Compromise: The Key to Success Overseas

alter-avoid-accept-116651054In this brief article composed expressly for ISR, I hope to offer some timely advice that should be of help to teachers deterred from teaching overseas due to the many negative reviews found on ISR. Likewise, my words may be of assistance to teachers already overseas and dissatisfied with their current situation.

To begin, let me say that I am fairly certain most of us began our teaching careers in the public schools of the Western world. Funded 100% by tax payer money, these schools are free to focus their energies completely on education with no need to compromise their ideals to raise money needed to pay salaries. Private overseas schools by contrast, to survive, be they For-Profit or Non-Profit, raise funds through tuition and are therefore forced to walk the line between being both a profitable business and a School.  If you are going overseas or teaching in a private institution in your home country, you would do well to accept the fact that when you cross a business with a school there are going to be practices that fly in the face of what a true educationalist would consider best practices.

Accepting a student half-way through the school year who speaks little English can be par for the course in a tuition-funded school. You may even be expected to “move” this student on with a better than passing grade. An administration that refuses to discipline unruly students may also be the norm in a private school where a gossipy parent who feels their child has been unduly singled out has the power to organize parents to leave the school. Mixing business with education has its undeniable draw backs. In any business it’s important to cater to the customers. The question is, at what point does such catering conflict with your own sense of ethics as a Western trained educator?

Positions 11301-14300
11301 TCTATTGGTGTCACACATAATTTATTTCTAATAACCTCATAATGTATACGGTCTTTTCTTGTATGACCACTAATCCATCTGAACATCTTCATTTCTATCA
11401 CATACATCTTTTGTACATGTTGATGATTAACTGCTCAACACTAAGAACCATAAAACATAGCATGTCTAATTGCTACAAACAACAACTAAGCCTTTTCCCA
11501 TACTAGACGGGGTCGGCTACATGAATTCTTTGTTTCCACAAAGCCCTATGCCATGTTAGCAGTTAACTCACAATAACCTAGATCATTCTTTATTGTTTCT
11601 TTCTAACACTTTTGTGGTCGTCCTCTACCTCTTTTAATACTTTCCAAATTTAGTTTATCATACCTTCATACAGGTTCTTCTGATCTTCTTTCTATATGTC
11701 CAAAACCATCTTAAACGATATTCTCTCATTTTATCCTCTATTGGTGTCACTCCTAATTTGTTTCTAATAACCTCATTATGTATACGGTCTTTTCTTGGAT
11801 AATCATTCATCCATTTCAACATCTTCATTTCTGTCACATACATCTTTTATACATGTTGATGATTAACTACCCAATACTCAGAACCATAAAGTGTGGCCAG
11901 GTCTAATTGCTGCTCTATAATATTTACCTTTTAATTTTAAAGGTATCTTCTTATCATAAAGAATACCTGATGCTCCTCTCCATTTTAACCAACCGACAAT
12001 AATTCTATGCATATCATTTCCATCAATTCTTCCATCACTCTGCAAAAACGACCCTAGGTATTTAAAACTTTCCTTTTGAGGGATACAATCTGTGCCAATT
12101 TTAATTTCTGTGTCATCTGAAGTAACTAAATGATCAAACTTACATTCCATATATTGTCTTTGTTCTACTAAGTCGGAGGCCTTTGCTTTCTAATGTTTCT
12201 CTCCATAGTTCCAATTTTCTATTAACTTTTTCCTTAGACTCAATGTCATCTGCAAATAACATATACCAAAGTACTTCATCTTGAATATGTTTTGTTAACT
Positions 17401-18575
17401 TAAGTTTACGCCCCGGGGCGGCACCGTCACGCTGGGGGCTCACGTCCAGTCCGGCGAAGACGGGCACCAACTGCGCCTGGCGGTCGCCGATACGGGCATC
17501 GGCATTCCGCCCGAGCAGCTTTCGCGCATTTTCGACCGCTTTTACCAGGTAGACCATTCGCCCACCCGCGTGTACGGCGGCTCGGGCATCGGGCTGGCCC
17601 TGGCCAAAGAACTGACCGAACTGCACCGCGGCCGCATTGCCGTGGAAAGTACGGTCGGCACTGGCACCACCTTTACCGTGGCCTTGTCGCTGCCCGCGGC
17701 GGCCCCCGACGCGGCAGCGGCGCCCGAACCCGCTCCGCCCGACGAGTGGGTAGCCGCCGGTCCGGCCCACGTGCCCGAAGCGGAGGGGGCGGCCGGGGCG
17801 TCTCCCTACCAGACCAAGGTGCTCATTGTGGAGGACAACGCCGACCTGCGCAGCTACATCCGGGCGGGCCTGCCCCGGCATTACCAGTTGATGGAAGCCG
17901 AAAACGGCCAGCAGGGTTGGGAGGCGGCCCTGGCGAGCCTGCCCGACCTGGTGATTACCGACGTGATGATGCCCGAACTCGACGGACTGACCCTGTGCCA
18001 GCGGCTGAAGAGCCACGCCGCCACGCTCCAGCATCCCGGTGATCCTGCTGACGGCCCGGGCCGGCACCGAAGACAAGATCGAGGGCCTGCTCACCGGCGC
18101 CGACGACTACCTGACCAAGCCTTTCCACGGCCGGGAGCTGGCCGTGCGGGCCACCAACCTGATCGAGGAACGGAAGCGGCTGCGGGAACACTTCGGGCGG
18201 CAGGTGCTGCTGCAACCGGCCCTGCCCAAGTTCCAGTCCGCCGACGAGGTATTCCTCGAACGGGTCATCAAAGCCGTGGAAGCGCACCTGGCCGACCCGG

I’m not suggesting I agree with much of what I have seen go on in International Schools. As a school director I have had to compromise some of my ideals for the continued existence of a school and the continued opportunity to serve students, teachers and parents to the best of my abilities under the circumstances. Where I draw the line is when I see a school owner reaping bountiful financial rewards and neglecting to fund the necessities of the school. I don’t expect any school owner to sacrifice their well-being or that of their family for a school – philanthropists are few and far between. When I found myself a pawn in a host national’s plan to get rich at the expense of children’s educations, I made every effort to get everything I felt the students needed. I was later “released from duty” and immediately posted the truth about this school as I knew it to be – or better stated, how the situation exceeded what I was willing to compromise.

We each have a threshold for what we can and cannot accept. One thing is for certain though, when you immerse yourself in an overseas culture and tuitions are needed to fund a school, some form of compromise will have to be made on your part. The same will hold true in a private school in your own country. I highly recommend teachers read between the lines of ISR reviews with an eye to deciphering what sort of compromise on the part of the author could have made the situation a better experience. If the compromises needed to succeed at the institution are within your realm of acceptance, this could be a school for you. If not, and you consider yourself a pure educationalist, you may never be happy in an overseas school.

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